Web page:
predetermine

[pree-di-tur-min]
verb (used with object), predetermined, predetermining.
1.
to settle or decide in advance: He had predetermined his answer to the offer.
2.
to ordain in advance; predestine: She believed that God had predetermined her sorrow.
3.
to direct or impel; influence strongly: His sympathy for the poor predetermined his choice of a career.

Origin:
1615–25; pre- + determine

predetermination, noun
predeterminative [pree-di-tur-muh-ney-tiv, -nuh-tiv] , adjective
Dictionary.com Unabridged
Based on the Random House Dictionary, © Random House, Inc. 2014.
Cite This Source Link To predetermined
Collins
World English Dictionary
predetermine (ˌpriːdɪˈtɜːmɪn)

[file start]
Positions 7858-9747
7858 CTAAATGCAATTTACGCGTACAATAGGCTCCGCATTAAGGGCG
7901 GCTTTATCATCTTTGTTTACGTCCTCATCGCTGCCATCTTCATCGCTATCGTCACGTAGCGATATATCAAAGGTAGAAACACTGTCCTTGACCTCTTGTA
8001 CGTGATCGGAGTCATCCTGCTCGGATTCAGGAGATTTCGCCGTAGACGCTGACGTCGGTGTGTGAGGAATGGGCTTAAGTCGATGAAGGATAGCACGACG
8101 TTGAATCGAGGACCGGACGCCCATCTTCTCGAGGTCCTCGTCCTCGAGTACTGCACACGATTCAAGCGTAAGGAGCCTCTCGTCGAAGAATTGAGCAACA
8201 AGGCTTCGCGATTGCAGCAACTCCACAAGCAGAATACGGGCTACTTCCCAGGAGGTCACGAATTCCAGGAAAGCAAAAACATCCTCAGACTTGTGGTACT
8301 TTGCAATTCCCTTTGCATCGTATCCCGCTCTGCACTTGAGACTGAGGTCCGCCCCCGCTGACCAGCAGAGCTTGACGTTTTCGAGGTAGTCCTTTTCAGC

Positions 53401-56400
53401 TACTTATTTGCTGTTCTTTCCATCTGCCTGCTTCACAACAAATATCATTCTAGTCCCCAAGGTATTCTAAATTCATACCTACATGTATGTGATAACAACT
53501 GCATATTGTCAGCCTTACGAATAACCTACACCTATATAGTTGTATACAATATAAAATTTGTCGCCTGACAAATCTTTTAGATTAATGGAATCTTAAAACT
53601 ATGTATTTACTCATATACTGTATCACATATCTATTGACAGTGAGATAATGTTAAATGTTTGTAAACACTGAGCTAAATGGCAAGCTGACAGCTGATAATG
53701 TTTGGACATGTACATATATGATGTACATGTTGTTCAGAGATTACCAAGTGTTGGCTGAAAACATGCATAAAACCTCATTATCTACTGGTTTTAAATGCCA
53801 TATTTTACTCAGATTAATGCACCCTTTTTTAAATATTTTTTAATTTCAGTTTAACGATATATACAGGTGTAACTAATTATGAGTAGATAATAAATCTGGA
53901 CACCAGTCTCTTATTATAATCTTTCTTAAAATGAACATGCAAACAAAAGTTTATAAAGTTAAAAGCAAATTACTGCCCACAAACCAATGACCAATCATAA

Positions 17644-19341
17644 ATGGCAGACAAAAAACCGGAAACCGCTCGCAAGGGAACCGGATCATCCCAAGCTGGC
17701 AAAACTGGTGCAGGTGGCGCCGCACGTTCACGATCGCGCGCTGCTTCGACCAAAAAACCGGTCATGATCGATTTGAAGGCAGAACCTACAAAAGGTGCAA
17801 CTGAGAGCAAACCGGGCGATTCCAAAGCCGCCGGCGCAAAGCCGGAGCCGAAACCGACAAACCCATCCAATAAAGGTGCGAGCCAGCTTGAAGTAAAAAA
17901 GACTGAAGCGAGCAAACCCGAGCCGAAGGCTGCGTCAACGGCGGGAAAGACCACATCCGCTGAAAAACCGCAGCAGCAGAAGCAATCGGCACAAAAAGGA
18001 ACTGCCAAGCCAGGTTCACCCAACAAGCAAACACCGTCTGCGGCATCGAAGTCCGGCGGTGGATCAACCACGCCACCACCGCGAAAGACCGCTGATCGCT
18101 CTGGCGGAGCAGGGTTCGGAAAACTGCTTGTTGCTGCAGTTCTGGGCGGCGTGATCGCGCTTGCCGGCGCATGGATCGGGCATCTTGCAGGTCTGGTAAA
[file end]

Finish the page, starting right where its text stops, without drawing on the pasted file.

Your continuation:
vb
1.  to determine beforehand
2.  to influence or incline towards an opinion beforehand; bias
 
predetermi'nation
 
n
 
prede'terminative
 
adj
 
prede'terminer
 
n

Collins English Dictionary - Complete & Unabridged 10th Edition
2009 © William Collins Sons & Co. Ltd. 1979, 1986 © HarperCollins
Publishers 1998, 2000, 2003, 2005, 2006, 2007, 2009
Cite This Source
Etymonline
Word Origin & History

predetermine
1625, originally theological, from L.L. prædeterminare (Augustine), from præ + determinare (see determine).
Online Etymology Dictionary, © 2010 Douglas Harper
Cite This Source
Example sentences
He is thus able to appeal to other readers than those who have limited their
  intellectual enquiries to a predetermined range.
Bundles of cotton, silk, or wool are either tied or painted with wax according
  to predetermined patterns.
When the resin engulfed the spider, blood oozed from the arachnid's legs, which
  broke at predetermined weak spots.
Now, a copper block is often used to transfer wax in a predetermined pattern
  over a larger area.
Copyright © 2014 Dictionary.com, LLC. All rights reserved.
  • Please Login or Sign Up to use the Recent Searches feature